Wednesday, October 09, 2013

The Gulf News has the details:

A small mammal at risk of extinction might seem an unusual source of stress for humans, but an influx of rock hyrax on Palestinian farms near the Israeli segregation wall is creating an added burden for famers in the area.

The uncharacteristically wide and dense spread of this omnivorous animal has caused farmers heavy losses as the animals eat all available vegetation.

Palestinian farmers have alleged that Israeli colonists have released a large numbers of rock hyrax behind the Israeli wall with the aim of harming Palestinian land.

The affected farmers claim it has taken them great efforts to learn the animal’s name and that they have been unable to handle the influx.

Hassan Zaid, a Palestinian farmer, said that the animal locally named “Al Wabar Al Sakhri” eats both green and dried grass and trees leaving the farmers with serious losses.

“The animal does not leave anything thing behind and our lands have been destroyed.”

Zaid said that the animal lives between rocks and has taken to using holes in the Palestinian side of the Israeli wall as shelter.
That last part may be true; rock hyraxes like to live in small holes or cracks of walls and cliffs. It even says so in Proverbs 30:26: The rock-badgers are but a feeble folk, yet make they their houses in the crags

Gulf News didn't bother to see if the animal (which does not appear to be endangered) is bothering Jews as well. Not surprisingly, it is:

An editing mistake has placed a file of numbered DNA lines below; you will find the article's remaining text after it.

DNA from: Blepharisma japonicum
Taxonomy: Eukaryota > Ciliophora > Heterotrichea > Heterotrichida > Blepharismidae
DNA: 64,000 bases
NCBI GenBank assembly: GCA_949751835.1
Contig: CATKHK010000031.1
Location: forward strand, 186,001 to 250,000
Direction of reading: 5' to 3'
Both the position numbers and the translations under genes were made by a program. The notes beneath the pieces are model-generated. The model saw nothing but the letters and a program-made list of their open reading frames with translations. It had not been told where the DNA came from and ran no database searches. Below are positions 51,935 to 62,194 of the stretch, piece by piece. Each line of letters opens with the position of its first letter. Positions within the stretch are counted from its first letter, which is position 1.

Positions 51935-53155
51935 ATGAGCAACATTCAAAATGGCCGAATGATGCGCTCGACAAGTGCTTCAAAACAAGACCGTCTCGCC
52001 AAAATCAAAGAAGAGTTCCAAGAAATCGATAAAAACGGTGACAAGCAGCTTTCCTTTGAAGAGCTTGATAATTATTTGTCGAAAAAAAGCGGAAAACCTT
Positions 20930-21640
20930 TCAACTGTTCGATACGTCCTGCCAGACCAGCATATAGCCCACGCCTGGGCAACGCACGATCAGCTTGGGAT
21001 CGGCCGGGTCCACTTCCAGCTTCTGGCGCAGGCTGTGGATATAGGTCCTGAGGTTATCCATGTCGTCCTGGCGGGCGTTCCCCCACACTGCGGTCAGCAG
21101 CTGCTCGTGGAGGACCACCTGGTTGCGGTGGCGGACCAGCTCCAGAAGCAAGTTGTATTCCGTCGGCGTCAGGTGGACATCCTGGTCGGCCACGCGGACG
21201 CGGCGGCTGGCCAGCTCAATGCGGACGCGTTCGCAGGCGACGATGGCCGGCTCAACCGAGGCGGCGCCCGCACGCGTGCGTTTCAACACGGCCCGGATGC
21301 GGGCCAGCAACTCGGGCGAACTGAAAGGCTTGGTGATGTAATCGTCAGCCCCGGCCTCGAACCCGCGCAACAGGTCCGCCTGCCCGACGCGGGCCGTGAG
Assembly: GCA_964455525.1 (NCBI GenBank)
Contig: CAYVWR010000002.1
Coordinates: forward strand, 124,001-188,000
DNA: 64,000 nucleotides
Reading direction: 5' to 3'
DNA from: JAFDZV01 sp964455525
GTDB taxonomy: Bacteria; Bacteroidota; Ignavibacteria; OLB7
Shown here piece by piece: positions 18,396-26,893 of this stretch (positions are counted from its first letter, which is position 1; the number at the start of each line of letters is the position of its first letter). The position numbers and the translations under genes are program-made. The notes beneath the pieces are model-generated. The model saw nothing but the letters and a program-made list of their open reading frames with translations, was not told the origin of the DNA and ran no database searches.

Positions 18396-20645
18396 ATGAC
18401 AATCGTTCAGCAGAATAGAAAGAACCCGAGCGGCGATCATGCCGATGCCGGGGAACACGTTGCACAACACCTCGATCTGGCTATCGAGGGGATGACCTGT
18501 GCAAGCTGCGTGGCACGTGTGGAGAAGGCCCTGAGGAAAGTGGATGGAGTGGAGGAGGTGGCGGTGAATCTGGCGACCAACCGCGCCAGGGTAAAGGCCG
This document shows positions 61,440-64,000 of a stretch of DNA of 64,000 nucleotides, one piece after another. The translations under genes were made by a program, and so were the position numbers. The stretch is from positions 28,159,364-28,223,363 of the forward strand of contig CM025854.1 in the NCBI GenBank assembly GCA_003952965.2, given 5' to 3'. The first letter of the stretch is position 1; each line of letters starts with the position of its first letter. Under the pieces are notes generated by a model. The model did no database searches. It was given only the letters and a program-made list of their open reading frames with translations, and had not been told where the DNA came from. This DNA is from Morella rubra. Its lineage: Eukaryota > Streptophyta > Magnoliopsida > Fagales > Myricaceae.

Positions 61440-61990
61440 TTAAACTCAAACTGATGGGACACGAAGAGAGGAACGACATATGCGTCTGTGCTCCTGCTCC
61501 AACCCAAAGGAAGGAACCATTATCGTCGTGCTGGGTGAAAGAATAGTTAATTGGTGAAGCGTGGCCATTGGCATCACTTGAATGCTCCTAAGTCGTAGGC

Israel's hyraxes are cute, furry and have a characteristic chirping song. But they are becoming a serious pest.

The animals, also known as rock rabbits, have moved into residential areas of Galilee and have been destroying people's gardens.

Scientists have now discovered why: hyraxes love to make their homes in the debris from building sites.

Researchers from the University of Haifa published these findings in the journal Wildlife Research.

"They're coming into the villages and eating everything they can find," said Mr Kershenbaum.

To find out more about their behaviour, he and his colleagues observed the movements of groups of the animals. They also attached radio collars to a group of hyraxes in order to track and follow them.

"It turns out that it's the piles of boulders [created by clearing sites for building] that attract the hyraxes," said Mr Kershenbaum.

They make their homes in the underground caverns and crevices created by these man-made rubble piles.
Once on the topic, Gulf News must mention the Zionist pigs as well:
Palestinians, farmers and officials have also been accusing the Israelis, mainly the colonists, of releasing a large number of wild pigs into the Palestinian territories to destroy the farms.

The release of those animals has caused the deaths of at least three Palestinian farmers and injury to several others after wild pigs attacked people in their farms. The wild pigs also cause major destruction of cultivated lands.
(h/t the fantastic Hadar Sela of BBCWatch)

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